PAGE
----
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Sapphire Radeon 9800 AIW 3rd November 2003

  1. Introduction

  2. Specifications

  3. Layout

  4. Test Setup

  5. 3D Mark 2001

  6. 3D Mark 2003

  7. Unreal Tournament 2003

  8. Code Creatures

  9. Comanche

  10. Video Capture / Editing

  11. Conclusion

 

Introduction

Today we write about the Sapphire Radeon 9800AIW Pro which is part of their "Beast" range - an apt analogy for what is at first glance a powerful piece of hardware. Consumer interest in home movies and time-shifting from digital satellite and cable sources has grown enormously in the last few years and now technology is in the hands of the home user which would only have been found in a professional editing studio.

Unlike Nvidia's Home Cinema add-ons, the All-In-Wonder (AIW) range of cards has been designed specifically to act as a home entertainment center without sacrificing 3D performance. In this case we have all the power of the Radeon 9800 Pro with advanced video capture and time-shifting facilities.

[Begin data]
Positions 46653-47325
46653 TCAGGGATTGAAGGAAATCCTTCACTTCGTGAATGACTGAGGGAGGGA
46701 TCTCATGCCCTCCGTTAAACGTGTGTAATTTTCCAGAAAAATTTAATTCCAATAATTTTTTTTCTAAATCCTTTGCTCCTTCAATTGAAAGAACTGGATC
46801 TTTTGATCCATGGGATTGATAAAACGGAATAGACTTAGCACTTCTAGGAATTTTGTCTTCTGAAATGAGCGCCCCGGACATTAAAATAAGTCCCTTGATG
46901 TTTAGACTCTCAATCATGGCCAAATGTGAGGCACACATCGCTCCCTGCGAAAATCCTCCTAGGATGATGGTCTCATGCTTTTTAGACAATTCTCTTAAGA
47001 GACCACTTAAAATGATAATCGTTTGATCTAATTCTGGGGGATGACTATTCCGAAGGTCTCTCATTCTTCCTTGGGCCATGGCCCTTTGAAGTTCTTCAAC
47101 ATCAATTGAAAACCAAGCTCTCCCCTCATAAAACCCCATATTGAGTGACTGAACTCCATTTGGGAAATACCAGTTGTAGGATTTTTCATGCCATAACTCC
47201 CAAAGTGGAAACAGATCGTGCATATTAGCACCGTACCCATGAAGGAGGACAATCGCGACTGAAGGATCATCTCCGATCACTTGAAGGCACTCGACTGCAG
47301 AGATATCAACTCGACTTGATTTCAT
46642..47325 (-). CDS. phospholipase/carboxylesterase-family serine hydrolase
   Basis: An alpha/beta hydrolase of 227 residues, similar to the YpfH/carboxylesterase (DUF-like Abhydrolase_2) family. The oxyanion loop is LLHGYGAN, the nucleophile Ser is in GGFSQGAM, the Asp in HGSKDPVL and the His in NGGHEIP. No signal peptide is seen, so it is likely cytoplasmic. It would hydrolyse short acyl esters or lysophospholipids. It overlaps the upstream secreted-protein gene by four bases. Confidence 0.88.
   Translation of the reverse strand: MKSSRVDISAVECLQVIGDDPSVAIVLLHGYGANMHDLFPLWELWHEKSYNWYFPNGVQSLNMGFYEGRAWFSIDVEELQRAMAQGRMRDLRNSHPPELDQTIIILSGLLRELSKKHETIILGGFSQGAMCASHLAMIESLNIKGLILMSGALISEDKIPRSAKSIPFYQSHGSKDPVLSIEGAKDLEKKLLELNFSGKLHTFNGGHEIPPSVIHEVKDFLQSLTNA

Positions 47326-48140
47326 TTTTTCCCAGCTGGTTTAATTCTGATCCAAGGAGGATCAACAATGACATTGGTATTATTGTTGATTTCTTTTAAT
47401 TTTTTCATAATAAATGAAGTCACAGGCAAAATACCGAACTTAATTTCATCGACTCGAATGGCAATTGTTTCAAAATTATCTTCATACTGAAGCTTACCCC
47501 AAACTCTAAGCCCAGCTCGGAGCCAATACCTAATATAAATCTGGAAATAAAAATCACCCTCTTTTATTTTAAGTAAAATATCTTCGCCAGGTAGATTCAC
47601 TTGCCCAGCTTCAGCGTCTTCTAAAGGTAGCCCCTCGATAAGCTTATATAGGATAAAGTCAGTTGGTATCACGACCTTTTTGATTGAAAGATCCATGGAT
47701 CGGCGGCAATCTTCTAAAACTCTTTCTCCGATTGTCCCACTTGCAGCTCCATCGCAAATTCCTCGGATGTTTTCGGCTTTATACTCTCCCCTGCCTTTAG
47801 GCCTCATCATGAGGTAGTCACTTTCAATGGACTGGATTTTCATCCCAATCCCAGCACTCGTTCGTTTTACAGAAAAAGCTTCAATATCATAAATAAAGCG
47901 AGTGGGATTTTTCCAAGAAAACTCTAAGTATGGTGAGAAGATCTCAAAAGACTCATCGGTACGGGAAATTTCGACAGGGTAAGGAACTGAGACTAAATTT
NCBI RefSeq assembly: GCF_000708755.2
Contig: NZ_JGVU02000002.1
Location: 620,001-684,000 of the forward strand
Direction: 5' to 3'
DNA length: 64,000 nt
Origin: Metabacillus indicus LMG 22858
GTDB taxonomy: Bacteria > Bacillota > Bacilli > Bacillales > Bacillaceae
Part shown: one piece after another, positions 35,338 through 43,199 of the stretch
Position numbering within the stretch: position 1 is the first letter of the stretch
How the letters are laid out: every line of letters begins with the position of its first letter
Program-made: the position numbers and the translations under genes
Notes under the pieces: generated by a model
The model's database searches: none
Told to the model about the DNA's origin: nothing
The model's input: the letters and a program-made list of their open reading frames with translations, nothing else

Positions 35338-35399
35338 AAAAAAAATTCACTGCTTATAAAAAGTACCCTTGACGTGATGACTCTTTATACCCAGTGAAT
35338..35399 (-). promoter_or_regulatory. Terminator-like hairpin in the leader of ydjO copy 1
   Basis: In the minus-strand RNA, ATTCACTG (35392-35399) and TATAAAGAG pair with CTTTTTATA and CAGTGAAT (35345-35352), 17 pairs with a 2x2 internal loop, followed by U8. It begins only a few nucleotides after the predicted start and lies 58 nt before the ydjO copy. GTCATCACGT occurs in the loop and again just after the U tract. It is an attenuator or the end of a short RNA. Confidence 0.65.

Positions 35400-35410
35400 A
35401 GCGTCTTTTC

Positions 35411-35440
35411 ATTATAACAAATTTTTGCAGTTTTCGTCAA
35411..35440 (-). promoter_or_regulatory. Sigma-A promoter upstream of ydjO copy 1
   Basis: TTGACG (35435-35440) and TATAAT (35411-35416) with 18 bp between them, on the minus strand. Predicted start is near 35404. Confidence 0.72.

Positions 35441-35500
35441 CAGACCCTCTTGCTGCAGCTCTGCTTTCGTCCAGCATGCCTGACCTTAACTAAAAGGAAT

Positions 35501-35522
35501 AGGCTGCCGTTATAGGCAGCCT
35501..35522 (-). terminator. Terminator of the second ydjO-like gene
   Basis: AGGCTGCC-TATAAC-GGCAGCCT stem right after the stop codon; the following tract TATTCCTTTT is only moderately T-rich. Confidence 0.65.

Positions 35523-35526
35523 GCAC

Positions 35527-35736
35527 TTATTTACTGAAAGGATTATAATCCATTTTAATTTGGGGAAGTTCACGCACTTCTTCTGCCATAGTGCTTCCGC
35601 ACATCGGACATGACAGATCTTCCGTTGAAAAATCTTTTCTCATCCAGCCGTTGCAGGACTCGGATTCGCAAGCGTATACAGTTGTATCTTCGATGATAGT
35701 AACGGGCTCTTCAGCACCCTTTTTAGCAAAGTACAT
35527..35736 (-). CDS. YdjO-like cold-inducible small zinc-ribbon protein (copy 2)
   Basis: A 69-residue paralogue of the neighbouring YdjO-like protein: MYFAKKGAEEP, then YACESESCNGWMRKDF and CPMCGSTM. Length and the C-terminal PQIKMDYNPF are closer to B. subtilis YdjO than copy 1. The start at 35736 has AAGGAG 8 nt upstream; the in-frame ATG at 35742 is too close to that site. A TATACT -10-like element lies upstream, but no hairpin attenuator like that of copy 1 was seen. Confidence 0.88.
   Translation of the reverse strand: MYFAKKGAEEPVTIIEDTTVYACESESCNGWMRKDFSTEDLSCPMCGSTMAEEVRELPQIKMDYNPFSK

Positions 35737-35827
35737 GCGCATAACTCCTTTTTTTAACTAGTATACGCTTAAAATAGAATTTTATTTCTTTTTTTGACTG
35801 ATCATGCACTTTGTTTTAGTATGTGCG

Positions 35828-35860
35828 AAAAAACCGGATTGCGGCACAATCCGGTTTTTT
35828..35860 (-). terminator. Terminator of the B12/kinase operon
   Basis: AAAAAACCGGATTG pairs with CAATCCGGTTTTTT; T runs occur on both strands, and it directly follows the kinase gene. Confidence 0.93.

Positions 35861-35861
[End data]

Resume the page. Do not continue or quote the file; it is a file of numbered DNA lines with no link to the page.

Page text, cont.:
Sapphire have long been a believer in giving consumers the best of both worlds and are always quick to provide AIW versions of the latest ATI graphics cards soon after launch.

 

Specifications

Here are the manufacturer's specifications:

  • Powered by the RADEON™ 9800 PRO visual processing unit
  • Unparalleled TV and DVD features: TV-ON-DEMAND™, Gemstar GUIDE Plus+™, mulTView™, VIDEOSOAP™, THRUVIEW™ and much more
  • Easily edit video into your own creations: Video CD and DVD Authoring
  • Radio frequency wireless remote for your PC provides a hand held 30-foot user interface. Control your mouse and PC applications at the click of a button.
  • Stereo TV tuner with 125 channels
  • Intelligent Teletext on your PC
  • Zoom & pan - zoom in on the action on-screen and choose your own close-ups
  • 128MB DDR memory accelerates the latest 3D games
  • 256-bit memory interface removes hardware performance bottleneck and provides end users with faster 3D graphics
  • Industry's first 8-pixel pipeline architecture, providing twice the rendering power of any currently competing product.